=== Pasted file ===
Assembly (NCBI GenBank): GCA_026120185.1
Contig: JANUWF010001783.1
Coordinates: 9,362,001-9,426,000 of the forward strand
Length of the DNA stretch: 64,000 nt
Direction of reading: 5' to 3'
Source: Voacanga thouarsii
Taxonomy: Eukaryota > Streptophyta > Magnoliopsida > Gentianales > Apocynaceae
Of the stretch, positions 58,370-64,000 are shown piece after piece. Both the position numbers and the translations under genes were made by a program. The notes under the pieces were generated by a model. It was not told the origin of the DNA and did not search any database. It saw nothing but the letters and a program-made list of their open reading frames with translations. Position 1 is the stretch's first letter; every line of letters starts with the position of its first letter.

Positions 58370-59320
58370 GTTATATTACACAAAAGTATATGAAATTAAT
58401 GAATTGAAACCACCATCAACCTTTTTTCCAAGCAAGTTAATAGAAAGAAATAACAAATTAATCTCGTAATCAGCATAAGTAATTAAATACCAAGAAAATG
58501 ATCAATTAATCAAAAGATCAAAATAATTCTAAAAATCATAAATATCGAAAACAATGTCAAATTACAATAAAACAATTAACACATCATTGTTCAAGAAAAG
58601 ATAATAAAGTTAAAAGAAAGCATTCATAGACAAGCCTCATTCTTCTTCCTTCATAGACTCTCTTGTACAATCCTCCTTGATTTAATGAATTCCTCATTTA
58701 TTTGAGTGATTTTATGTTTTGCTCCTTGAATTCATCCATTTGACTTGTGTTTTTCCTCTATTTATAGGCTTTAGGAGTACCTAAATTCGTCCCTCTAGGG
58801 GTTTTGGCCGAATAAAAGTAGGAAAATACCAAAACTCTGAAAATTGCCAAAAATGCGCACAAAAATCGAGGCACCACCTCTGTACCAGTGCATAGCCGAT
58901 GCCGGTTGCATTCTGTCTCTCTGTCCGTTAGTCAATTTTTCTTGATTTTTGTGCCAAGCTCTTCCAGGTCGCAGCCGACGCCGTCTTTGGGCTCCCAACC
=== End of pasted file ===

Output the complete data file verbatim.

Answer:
Assembly (NCBI GenBank): GCA_026120185.1
Contig: JANUWF010001783.1
Coordinates: 9,362,001-9,426,000 of the forward strand
Length of the DNA stretch: 64,000 nt
Direction of reading: 5' to 3'
Source: Voacanga thouarsii
Taxonomy: Eukaryota > Streptophyta > Magnoliopsida > Gentianales > Apocynaceae
Of the stretch, positions 58,370-64,000 are shown piece after piece. Both the position numbers and the translations under genes were made by a program. The notes under the pieces were generated by a model. It was not told the origin of the DNA and did not search any database. It saw nothing but the letters and a program-made list of their open reading frames with translations. Position 1 is the stretch's first letter; every line of letters starts with the position of its first letter.

Positions 58370-59320
58370 GTTATATTACACAAAAGTATATGAAATTAAT
58401 GAATTGAAACCACCATCAACCTTTTTTCCAAGCAAGTTAATAGAAAGAAATAACAAATTAATCTCGTAATCAGCATAAGTAATTAAATACCAAGAAAATG
58501 ATCAATTAATCAAAAGATCAAAATAATTCTAAAAATCATAAATATCGAAAACAATGTCAAATTACAATAAAACAATTAACACATCATTGTTCAAGAAAAG
58601 ATAATAAAGTTAAAAGAAAGCATTCATAGACAAGCCTCATTCTTCTTCCTTCATAGACTCTCTTGTACAATCCTCCTTGATTTAATGAATTCCTCATTTA
58701 TTTGAGTGATTTTATGTTTTGCTCCTTGAATTCATCCATTTGACTTGTGTTTTTCCTCTATTTATAGGCTTTAGGAGTACCTAAATTCGTCCCTCTAGGG
58801 GTTTTGGCCGAATAAAAGTAGGAAAATACCAAAACTCTGAAAATTGCCAAAAATGCGCACAAAAATCGAGGCACCACCTCTGTACCAGTGCATAGCCGAT
58901 GCCGGTTGCATTCTGTCTCTCTGTCCGTTAGTCAATTTTTCTTGATTTTTGTGCCAAGCTCTTCCAGGTCGCAGCCGACGCCGTCTTTGGGCTCCCAACC